The UAE has been named in the world’s top 10 when it comes to readiness to accommodate driverless vehicles, Arabian Business reported.
KPMG’s Autonomous Vehicles Readiness Index (AVRI), which ranked the Netherlands as the top country, highlights global best practices to help countries accelerate their adoption of autonomous transport, capacity for adapting autonomous driving technology, as well as highlights the progress achieved in making driverless cars a reality.
Behind the Netherlands in the list were Singapore, the United States, Sweden, the United Kingdom, Germany, and Canada while the UAE, South Korea and New Zealand made up the top 10.
The report comes just months after Dubai’s GITEX expo showcased innovations that were symbols of the city’s ambitions to be a metropolis of the future.
Known for its futuristic skyline and artificial islands, Gulf emirate Dubai has carved out a place alongside cities like Singapore as a hub for innovative ideas.
The Dubai Road and Transport Authority (RTA) anticipates five years of testing to put in place safety procedures, infrastructure and legislation governing the system.
The Dubai Autonomous Transport Strategy aims for a quarter of the cars on roads to become driverless by 2030.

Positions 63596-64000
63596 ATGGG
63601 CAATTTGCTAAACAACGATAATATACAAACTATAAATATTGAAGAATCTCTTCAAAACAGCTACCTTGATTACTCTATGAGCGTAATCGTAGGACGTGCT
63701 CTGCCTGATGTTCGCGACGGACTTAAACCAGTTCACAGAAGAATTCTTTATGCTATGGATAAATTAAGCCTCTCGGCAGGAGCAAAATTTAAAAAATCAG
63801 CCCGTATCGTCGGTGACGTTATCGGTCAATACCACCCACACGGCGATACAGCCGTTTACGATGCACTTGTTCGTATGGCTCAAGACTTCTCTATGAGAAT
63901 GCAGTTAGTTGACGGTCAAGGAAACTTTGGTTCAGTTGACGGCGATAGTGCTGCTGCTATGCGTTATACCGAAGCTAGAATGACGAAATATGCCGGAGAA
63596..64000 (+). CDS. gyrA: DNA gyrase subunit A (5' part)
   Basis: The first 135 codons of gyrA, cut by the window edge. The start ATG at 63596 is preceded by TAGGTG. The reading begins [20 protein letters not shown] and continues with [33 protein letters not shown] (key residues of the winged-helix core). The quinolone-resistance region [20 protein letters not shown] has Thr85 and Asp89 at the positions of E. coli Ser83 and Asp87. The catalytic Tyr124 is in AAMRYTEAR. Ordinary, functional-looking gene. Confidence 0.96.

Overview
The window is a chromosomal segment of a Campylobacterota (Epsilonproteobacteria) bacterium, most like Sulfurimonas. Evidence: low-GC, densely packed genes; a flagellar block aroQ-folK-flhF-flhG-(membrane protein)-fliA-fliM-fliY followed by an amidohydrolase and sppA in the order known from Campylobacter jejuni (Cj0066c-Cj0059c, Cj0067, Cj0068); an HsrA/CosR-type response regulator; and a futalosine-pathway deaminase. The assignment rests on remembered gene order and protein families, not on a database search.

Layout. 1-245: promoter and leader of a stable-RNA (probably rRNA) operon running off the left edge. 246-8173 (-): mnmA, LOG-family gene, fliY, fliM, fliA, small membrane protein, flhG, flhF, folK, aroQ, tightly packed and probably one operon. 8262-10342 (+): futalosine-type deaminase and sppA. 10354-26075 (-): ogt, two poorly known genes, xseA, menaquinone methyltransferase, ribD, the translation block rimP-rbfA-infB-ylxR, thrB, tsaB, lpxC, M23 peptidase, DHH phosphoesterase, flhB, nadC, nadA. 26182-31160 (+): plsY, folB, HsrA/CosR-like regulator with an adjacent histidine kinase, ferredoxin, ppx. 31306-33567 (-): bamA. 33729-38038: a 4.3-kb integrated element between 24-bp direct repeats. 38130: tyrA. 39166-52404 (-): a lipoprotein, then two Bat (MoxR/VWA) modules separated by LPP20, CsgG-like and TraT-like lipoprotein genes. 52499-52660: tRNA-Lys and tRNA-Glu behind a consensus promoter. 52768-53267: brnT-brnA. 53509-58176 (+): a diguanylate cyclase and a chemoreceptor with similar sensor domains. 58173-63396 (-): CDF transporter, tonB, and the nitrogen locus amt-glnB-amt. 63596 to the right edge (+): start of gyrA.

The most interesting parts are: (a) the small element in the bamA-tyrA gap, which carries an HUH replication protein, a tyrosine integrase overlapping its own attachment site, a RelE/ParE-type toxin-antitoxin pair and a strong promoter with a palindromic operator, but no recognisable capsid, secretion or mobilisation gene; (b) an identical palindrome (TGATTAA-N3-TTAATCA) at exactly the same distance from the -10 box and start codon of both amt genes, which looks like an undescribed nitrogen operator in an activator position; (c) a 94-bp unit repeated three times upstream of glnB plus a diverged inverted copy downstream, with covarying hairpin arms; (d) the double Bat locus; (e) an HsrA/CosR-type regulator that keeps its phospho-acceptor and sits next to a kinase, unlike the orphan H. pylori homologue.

This strategy is expected to bring AED22 billion in annual economic revenues, via a reduction of transport costs, carbon emissions and accidents, and hundreds of millions of hours wasted in conventional transportation.
“The UAE’s desire to excel in the field of technology-led innovation, which it overlays on its existing ‘hard’ infrastructure will ensure that the nation is at the vanguard of the urban autonomous mobility,” said Ravi Suri, partner and global head of Infrastructure Finance, KPMG Lower Gulf.
“The learnings from its successful implementation of self-driven vehicles and its intention to introduce flying taxis will ensure that the UAE maintains its leading position in autonomous mobility… the UAE epitomizes an innovation culture and will aim to lead the world in this field,” Suri added.